'He got away with murder!'

Jermaine A. Wyrick

The only person of color on the jury, a Latina woman, stated these words after the jury acquitted George Zimmerman for the killing of an unarmed youth, Trayvon Martin. Unfortunately, the verdict demonstrates racial divisions based upon an individual’s perception of the law. The jury lacked diversity. Five of the six women were white. As an African-American male, I personally think the verdict was racist, based upon false, negative stereotypes that demonized Trayvon Martin as a “thug” solely because he was an African-American youth. Moreover, George Zimmerman racially profiled, wrongfully assumed that Trayvon Martin was suspicious, dangerous, and violent, when he was harmless.

He was peacefully walking to his father’s fiancé’s house after purchasing a bag of Skittles and an iced tea when he was confronted by George Zimmerman. The 911 operator told Zimmerman not to follow Martin. In his last words, Trayvon Martin told his friend, Rachel Jeantel, on his cell phone, that there was a “creepy” man following him and even asked, “What are you following me for?” and yelled, “Get off! Get off!” While there was a factual dispute about who cried for help on the 911 tape, considering Zimmerman was armed, he did not need any help whatsoever. Moreover, one of the neighbors, a retired teacher, insisted that it was Trayvon Martin’s voice on the tape.

The verdict is similar to a famous 1857 racist case, Dred Scott, where the court decided, “Blacks were so far inferior they had no rights which the white man was bound to respect.” Certainly George Zimmerman did not respect the rights of Trayvon Martin, nor did the jury. The acquittal of Zimmerman is analogous to the 1955 tragedy of Emmett Till, a 14-year-old boy who was brutally murdered for flirting with a white woman. An all-white jury rendered a “not guilty” verdict based upon their rationale that the prosecutor failed to prove the identity of the body, which had been savagely beaten by the white woman’s husband and her brother who kidnapped Till from his uncle’s home. Similarly, people nationwide were outraged not only at the verdict but the prosecutor’s decision not to charge the killers with kidnapping.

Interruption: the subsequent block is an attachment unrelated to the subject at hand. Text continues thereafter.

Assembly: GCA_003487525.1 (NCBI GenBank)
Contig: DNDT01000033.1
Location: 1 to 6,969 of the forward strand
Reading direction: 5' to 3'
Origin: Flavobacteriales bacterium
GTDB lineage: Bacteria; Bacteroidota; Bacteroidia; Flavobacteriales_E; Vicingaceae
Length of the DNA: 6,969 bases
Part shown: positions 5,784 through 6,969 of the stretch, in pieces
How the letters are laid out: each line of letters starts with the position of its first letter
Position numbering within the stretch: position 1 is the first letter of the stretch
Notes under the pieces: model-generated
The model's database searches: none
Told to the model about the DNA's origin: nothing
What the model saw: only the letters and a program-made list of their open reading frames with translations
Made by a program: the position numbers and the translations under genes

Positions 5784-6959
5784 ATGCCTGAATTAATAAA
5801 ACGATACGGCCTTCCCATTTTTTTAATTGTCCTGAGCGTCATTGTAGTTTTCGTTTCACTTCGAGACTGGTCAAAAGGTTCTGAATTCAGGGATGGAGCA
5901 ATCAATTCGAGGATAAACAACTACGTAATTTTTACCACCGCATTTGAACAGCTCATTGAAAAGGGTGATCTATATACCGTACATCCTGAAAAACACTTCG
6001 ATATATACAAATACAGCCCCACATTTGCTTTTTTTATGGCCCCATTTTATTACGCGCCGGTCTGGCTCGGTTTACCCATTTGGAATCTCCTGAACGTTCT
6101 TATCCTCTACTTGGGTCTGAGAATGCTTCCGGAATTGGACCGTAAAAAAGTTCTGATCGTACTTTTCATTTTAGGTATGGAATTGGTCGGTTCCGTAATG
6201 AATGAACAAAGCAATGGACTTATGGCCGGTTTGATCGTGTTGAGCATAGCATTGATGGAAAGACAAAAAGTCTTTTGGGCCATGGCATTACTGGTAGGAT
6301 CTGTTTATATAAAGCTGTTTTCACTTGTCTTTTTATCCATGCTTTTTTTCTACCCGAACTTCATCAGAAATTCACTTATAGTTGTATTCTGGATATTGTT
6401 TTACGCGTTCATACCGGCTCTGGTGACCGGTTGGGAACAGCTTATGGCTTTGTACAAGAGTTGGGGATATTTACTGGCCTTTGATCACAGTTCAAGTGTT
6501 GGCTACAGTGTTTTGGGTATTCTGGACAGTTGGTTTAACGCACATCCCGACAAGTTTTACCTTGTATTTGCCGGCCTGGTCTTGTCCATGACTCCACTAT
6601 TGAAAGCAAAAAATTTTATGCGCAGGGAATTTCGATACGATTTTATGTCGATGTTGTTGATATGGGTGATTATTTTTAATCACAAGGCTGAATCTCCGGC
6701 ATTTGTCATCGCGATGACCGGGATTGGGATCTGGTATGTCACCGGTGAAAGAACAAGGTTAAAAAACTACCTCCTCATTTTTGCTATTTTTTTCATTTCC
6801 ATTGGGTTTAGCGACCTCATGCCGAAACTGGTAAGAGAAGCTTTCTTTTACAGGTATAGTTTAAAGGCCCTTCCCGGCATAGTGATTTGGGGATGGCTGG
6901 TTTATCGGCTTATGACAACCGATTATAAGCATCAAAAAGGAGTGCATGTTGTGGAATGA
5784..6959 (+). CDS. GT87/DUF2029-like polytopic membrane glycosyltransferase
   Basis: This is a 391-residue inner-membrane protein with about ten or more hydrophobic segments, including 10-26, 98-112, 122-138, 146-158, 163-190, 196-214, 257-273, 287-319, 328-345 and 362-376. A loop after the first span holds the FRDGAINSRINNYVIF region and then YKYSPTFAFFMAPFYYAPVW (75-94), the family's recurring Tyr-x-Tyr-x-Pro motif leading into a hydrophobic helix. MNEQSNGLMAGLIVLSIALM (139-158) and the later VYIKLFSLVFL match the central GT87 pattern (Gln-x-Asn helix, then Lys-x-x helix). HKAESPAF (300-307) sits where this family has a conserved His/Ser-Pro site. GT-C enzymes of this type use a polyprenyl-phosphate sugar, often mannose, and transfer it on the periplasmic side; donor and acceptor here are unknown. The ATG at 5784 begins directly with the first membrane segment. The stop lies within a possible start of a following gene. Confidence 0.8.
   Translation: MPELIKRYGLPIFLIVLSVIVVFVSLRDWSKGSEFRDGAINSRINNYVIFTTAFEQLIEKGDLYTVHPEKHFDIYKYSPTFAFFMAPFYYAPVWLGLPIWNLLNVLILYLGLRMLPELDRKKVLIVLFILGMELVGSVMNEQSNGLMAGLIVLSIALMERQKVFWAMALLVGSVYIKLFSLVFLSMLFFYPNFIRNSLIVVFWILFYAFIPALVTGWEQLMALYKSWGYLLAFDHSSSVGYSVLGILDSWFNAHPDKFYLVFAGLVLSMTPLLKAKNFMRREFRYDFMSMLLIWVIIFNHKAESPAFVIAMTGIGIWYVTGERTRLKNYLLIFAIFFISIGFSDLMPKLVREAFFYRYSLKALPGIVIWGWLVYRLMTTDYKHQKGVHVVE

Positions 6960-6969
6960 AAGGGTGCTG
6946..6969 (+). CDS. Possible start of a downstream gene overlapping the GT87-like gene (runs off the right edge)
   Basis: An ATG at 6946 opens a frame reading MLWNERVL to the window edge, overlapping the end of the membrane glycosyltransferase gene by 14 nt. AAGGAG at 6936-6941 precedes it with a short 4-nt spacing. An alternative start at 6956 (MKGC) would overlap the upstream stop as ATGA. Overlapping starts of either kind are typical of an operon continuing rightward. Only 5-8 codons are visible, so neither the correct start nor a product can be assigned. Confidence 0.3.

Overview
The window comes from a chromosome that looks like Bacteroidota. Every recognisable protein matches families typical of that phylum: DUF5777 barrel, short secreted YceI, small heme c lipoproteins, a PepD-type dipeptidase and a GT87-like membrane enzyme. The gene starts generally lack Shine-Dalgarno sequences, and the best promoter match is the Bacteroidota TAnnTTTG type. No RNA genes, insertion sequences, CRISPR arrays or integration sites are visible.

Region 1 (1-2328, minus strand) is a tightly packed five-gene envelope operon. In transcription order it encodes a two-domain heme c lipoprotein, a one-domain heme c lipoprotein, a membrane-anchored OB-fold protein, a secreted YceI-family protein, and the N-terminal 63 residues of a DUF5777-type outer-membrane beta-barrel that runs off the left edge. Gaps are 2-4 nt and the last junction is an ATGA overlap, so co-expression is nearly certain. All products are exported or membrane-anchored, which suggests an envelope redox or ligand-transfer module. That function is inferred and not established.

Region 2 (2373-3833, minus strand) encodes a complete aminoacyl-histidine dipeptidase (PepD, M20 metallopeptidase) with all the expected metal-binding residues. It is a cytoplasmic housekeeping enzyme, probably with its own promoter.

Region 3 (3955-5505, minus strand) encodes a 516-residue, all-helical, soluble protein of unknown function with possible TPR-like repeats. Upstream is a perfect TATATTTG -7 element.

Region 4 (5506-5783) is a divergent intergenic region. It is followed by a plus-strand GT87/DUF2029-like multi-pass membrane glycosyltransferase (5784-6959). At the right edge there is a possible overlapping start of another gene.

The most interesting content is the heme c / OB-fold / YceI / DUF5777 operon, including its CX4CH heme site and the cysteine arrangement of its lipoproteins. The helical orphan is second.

Hopefully, the Trayvon Martin verdict will be the impetus to a non-violent movement, the same way Till’s tragedy was for the civil rights movement. Last week, I attended a rally where Sabrina Fulton, the mother of Trayvon Martin spoke. In addressing the injustice of the jury’s verdict, she stated, “We must take action!” As an optimist, as unjust as the verdict was, positive solutions can come from this that must be explored. People of good will must report for jury duty so that they can influence just verdicts. Hopefully, the U.S. Department of Justice will pursue federal charges against Zimmerman for violating Martin’s civil rights. Individuals such as the iconic musical genius Stevie Wonder have called for a boycott of Florida and other “Stand Your Ground” law states. Personally, I do not think that entire states should be boycotted, because it can have an unfair, negative impact on those not responsible for the verdict, such as those who work in the tourism industry in Florida, who may have hoped for a Zimmerman conviction. I think it would be more effective to boycott businesses that gave financial support to Zimmerman’s defense. Supporters of Trayvon Martin can also donate to a foundation in his name. I applaud people such as radio disc jockey Tom Joyner who committed to paying for Rachel Jenteal’s college education to help her improve her plight in life after she not only experienced the tragedy of being the last person to talk to Trayvon Martin, but also the ridicule she was subjected to as a witness at the trial, including contempt from one of the jurors who stated, “she was not credible because of her communication skills.” We as a society must effectively communicate with others to eliminate racism and violence.

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Attorney Jermaine A. Wyrick can be reached at 313-964-8950, or by e-mail at Attyjaw1@Ameritech.net. He is available for speaking engagements on legal topics.

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